For better understanding, let’s consider the example of two-category classification.

Here we will have action α1 corresponding to deciding that the state of nature is w1 and α2 for deciding w2.

Loss’s notation is λij = λ(αij) i.e. loss occurred when deciding wi given the true state of nature is wj. We rewrite our conditional risk as

R(α1|x)= λ11P(ω1|x)+ λ12P(ω2|x)

R(α2|x)= λ21P(ω1|x)+ λ22P(ω2|x)

Getting back to obtaining a decision rule we can basically agree on deciding w1 if R(α1|x) < R(α2|x) i.e. choosing one with less risk.

On the basis of R(α1|x) < R(α2|x) the above expression of risk we get

21 − λ11)P(ω1|x) > (λ12 − λ22)P(ω2|x)

By using the classic Bayes formula we can substitute the posteriors with class-conditional and priors to get the decision rule as decide ω1 if

21 − λ11)p(x|ω1)P(ω1) > (λ12 − λ22)p(x|ω2)P(ω2), or choose w2 otherwise

We can also rewrite it as

p(x|ω1) /p(x|ω2) > (λ12 − λ22) * P(ω2)/ λ21 − λ11 * P(ω1)

Assuming that λ2111,

This form can be interpreted as choosing w1 if the above equation holds true.

Here, p(x|ω1) /p(x|ω2) is usually known as the likelihood ratio.

The Bayes decision rule can be interpreted as deciding for w1 if the likelihood ratio exceeds a threshold value i.e, the right-hand side term which will be constant as prior and λ are constant after calculation, which is independent of the observation x.

This completes our all generalization cases!

Discussion Problem

Consider the following dataset:

             Sample No               Width                Height               Class
                1            Small                Small                 C1
                2            Medium                Small                 C2
                3            Medium                Large                 C2
                4             Large               Small                 C1
                5           Medium               Medium                 C1
                6            Large               Large                 C1
                7           Small               Medium                 C2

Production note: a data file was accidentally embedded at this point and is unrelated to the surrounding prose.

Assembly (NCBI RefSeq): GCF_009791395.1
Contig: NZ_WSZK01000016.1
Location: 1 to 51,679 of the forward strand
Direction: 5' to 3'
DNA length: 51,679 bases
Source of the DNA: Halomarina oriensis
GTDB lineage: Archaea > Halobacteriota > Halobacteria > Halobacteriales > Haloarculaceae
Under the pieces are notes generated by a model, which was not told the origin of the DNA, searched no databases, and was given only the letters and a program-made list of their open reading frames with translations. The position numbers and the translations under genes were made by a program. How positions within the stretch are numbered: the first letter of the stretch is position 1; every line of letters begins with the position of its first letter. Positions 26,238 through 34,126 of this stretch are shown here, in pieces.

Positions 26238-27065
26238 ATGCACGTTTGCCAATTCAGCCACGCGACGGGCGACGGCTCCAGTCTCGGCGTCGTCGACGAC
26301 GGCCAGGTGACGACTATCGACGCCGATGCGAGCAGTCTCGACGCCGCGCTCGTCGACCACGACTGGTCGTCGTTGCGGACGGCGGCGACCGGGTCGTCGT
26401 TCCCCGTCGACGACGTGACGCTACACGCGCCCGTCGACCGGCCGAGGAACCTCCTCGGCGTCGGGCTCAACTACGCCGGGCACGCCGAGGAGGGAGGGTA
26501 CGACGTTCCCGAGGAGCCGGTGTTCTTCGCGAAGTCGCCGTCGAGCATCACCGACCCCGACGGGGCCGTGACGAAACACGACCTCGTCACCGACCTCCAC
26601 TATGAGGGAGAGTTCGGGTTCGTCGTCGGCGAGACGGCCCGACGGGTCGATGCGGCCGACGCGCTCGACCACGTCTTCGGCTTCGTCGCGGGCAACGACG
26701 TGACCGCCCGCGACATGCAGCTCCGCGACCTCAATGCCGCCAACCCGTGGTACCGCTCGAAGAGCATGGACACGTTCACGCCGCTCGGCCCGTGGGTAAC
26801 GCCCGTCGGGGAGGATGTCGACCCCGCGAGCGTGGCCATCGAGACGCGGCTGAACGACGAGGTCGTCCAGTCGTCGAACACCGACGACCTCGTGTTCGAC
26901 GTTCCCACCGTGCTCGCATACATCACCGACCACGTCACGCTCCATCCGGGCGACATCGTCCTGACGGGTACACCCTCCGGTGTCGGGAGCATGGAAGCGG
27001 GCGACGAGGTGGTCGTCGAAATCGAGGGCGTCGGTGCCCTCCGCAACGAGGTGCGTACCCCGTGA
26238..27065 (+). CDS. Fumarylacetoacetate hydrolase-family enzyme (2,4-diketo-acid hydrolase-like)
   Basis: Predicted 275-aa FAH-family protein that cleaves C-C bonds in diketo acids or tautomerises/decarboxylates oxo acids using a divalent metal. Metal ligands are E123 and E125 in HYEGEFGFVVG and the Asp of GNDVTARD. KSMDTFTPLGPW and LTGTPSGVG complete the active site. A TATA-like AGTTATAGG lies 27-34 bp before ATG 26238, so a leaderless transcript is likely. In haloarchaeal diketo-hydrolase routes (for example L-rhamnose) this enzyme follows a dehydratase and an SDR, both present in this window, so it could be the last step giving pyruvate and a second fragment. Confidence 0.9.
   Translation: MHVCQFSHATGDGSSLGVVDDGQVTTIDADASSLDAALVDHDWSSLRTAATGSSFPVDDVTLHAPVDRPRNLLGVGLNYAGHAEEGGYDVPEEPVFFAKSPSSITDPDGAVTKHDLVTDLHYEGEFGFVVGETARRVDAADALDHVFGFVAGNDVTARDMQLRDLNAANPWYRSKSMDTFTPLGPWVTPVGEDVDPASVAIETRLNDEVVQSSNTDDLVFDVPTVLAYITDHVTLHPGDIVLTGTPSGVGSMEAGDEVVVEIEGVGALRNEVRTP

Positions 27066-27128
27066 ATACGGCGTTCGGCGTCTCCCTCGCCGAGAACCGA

8            Large               Medium                 C1

Now, Answer the following questions: (Use Bayesian Decision Theory)

1. Calculate the prior probabilities for both classes.

2. To which class the sample (Width- Small, Height- Large) belongs?

3. Calculate the probability of error in classifying the above sample(part-2).

Try to solve the Practice Question and answer it in the comment section below.

For any further queries feel free to contact me.


End Notes

Thanks for reading!

If you liked this and want to know more, go visit my other articles on Data Science and Machine Learning by clicking on the Link

Please feel free to contact me on Linkedin, Email.

Something not mentioned or want to share your thoughts? Feel free to comment below And I’ll get back to you.

About the author

Chirag Goyal

Currently, I am pursuing my Bachelor of Technology (B.Tech) in Computer Science and Engineering from the Indian Institute of Technology Jodhpur(IITJ). I am very enthusiastic about Machine learning, Deep Learning, and Artificial Intelligence.

CHIRAG GOYAL 25 May 2021

I am currently pursuing my Bachelor of Technology (B.Tech) in Computer Science and Engineering from the Indian Institute of Technology Jodhpur(IITJ). I am very enthusiastic about Machine learning, Deep Learning, and Artificial Intelligence. Feel free to connect with me on Linkedin.

Frequently Asked Questions

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Responses From Readers


Joe 25 May, 2021

Thank you Chirag. I have enjoyed your articles. It would definitely help understanding if you gave practical worked examples of each issue, rather than theoretical abstractions from the start. It is not obvious why you could not immediately decide if a picture was of a mouse or an elephant by just two categories, tusks and trunk, say. If the picture lacks both, then it is more likely to be an elephant if there are only 2 possible answers. Why would it cause a theoretical loss if identified incorrectly? Your discussion problem is difficult to solve as the prior probabilities are unknown. You cannot say C1 prior is 5/8 just because there are only 8 samples and 5 are C1s. To which class the sample (Width- Small, Height- Large) belongs is not defined in the 8 samples. Small and Large data occurs 20% and 33% of the time in C1 and C2 only because there are more C1 samples. Without more information it could belong to either or neither. So the probability of error remains unknown.

lokesh 08 Oct, 2023

Hii can you post solution of the above problem?